Sunday, May 25, 2008

Communication Explained (Part 5 of 5)

Communication Model

Receiver: This portion of the model has an important role to play in communication because if the receiver is not present, then the communication model falls apart.

Saturday, May 24, 2008

Communication Explained (Part 4 of 5)

Communication Model

Decode: The greatest threat to effective communication is the decoding process. Far too often perfectly good messages are destroyed at this point. The receiver, trying to make sense of the message, attempts to decode the message and ends up coming to a faulty conclusion about the intended meaning of the message. This is easy to see in the case of different languages, but it also occurs with other forms of encoding as well. That's how most of us got to listen to the music we liked when we were young; our parents couldn't decode it properly!

Friday, May 23, 2008

Communication Explained (Part 3 of 5)

Communication Model

Channel: The channel is the chosen medium through which the encoded message is sent. It can be a room, airwaves, paper, stone, etc. Sometimes a combination of channels are used to transmit a message. Sometimes communication models will include "noise" or "interference" within the channel to represent degredation of the message. For example: A message is encoded for television broadcast. That broadcast then travels through the air into your television. The message then travels from your television into your ears. Each of these poses certain threats to the quality of the message when it is received.

I believe noise occurs at every stage of the model. Noise exists within the sender and the receiver as well as the encoding and decoding processes.

What channels do you use to share the gospel? What are some noise threats to the gospel in your context?

Thursday, May 22, 2008

Communication Explained (Part 2 of 5)

Communication Model

Yesterday we looked at the Sender. Today we're examining "Encoding."

Encode: Many people have never considered the idea that all forms of communication have been encoded in some way. Languages are the typical form of encoding, but there are others such as music, painting, sculpture, etc. Encoding poses a great threat to the communication process because it relies on the receiver being able to decode the message properly. Oh and all communication is encoded, so there's no way of getting around it.

What are some ways that you encode the gospel?

Wednesday, May 21, 2008

Communication Explained (Part 1 of 5)

Communication Model

I need to define some terms for you, so we will all be on the same page as we look at this model for the rest of the week.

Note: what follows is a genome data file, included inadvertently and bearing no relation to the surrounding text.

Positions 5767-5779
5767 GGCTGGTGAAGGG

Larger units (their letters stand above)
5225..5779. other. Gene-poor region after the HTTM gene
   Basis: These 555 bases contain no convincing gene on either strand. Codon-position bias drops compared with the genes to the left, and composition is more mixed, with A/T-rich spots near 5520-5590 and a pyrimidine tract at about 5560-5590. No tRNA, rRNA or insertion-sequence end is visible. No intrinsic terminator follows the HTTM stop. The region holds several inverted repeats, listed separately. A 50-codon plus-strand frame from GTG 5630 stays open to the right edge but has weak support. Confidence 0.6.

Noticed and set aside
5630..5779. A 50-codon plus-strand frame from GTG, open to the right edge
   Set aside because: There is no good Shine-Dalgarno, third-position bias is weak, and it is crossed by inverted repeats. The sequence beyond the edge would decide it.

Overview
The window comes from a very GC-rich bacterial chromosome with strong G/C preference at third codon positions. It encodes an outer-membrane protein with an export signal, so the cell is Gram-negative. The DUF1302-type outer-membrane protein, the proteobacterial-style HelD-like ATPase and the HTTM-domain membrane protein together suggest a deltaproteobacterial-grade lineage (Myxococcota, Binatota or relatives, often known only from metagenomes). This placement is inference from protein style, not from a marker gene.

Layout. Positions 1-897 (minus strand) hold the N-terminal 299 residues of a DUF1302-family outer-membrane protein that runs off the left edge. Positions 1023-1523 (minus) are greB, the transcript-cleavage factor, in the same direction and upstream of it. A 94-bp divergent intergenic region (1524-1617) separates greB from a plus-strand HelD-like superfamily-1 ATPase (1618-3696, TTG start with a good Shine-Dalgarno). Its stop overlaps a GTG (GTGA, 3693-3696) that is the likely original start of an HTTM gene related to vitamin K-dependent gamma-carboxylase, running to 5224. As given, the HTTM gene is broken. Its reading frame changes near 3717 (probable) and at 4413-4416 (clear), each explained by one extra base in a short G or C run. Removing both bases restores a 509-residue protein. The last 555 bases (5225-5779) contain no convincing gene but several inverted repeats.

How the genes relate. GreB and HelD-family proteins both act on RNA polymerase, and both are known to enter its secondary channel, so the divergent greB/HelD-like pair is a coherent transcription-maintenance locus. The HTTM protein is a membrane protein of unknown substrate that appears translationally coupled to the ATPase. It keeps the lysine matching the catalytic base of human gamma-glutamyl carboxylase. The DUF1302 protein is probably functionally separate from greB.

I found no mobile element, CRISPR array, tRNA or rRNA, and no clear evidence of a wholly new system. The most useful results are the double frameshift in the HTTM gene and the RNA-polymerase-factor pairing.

Sender: The sender is the source of the communication. A sender does not have to be a person; it could be an organization, a device, an animal, or almost anything. For this reason the sender is represented by a circle on the diagram. For our discussion, the sender will almost always be either an organization (a church or a parachurch organization) or a person.

Tuesday, May 20, 2008

Communication and the Gospel

I sit at my computer today working through the far too lengthy to-do list. With Digsby running in the background feeding me information from my various IM clients, Twitter, Facebook, MySpace, and Yahoo mail, I received this twitter from Bobby Gruenwald from (twitter): "Live from Saddleback" which shows a live video feed from Bobby's trip to Saddleback Church out in Southern California. A few minutes later, I receive an email from Bill Koogler, a graduate of Dallas Theological Seminary, about setting up an online forum to discuss theology and ministry.

Billions of bits of information fly to me every day. In our connected world 1.3 billion people are utilizing the tools of communication, but it makes one wonder if communication is actually taking place when we think it is.

The following diagram is an example of a simple communication model.

Communication Model

This week, I will break down the pieces of this model in order to show how communication works (in theory) and how this communication model can help you build relationships, improve your marriage, and share your faith.

I'll toss the question to you. Consider the diagram above and answer this question: Through these various tools of communication, do you believe effective communication is taking place? Why or why not?

Note: The following links are where you can find me in the online communities mentioned above.

Friday, May 16, 2008

I'm Still Here!

I know I've been slow on posting the last few days, but a lot has happened in my life over the last few weeks. One of the biggest things that happened was my graduation from Dallas Theological Seminary with a Master's of Theology (Th.M.). I will post a picture soon so you can see my cap and gown and very cool scarlet hood.

Some other stuff has been keeping me busy as well, but I'll fill you in on those in due time.

On Monday, I'm going to start a series of posts on my theory of communication and the Gospel. It is a chance to join two of my most favorite topics and show how they fit together to glorify God. Please stick with me as I have not abandoned you, and contribute to the discussion next week as I know you all have many great ideas!

Have a great weekend, everyone, and encourage someone at church on Sunday. I'll see you on the other side.

Thursday, May 1, 2008

The Rule, not the Exception

Deep down I've always felt reality would prove itself to be more exciting than the theoretical concepts of church I have always heard. Could it be that at some point in the past worship quietly, but definitively shifted from the analog age into the digital age? Upon surveying the landscape of churches in America, this appears to be the situation, especially in larger churches.

Kent Schaffer at has reported some recent findings that support this theory.
Church Technology Usage and Growth
Related Posts with Thumbnails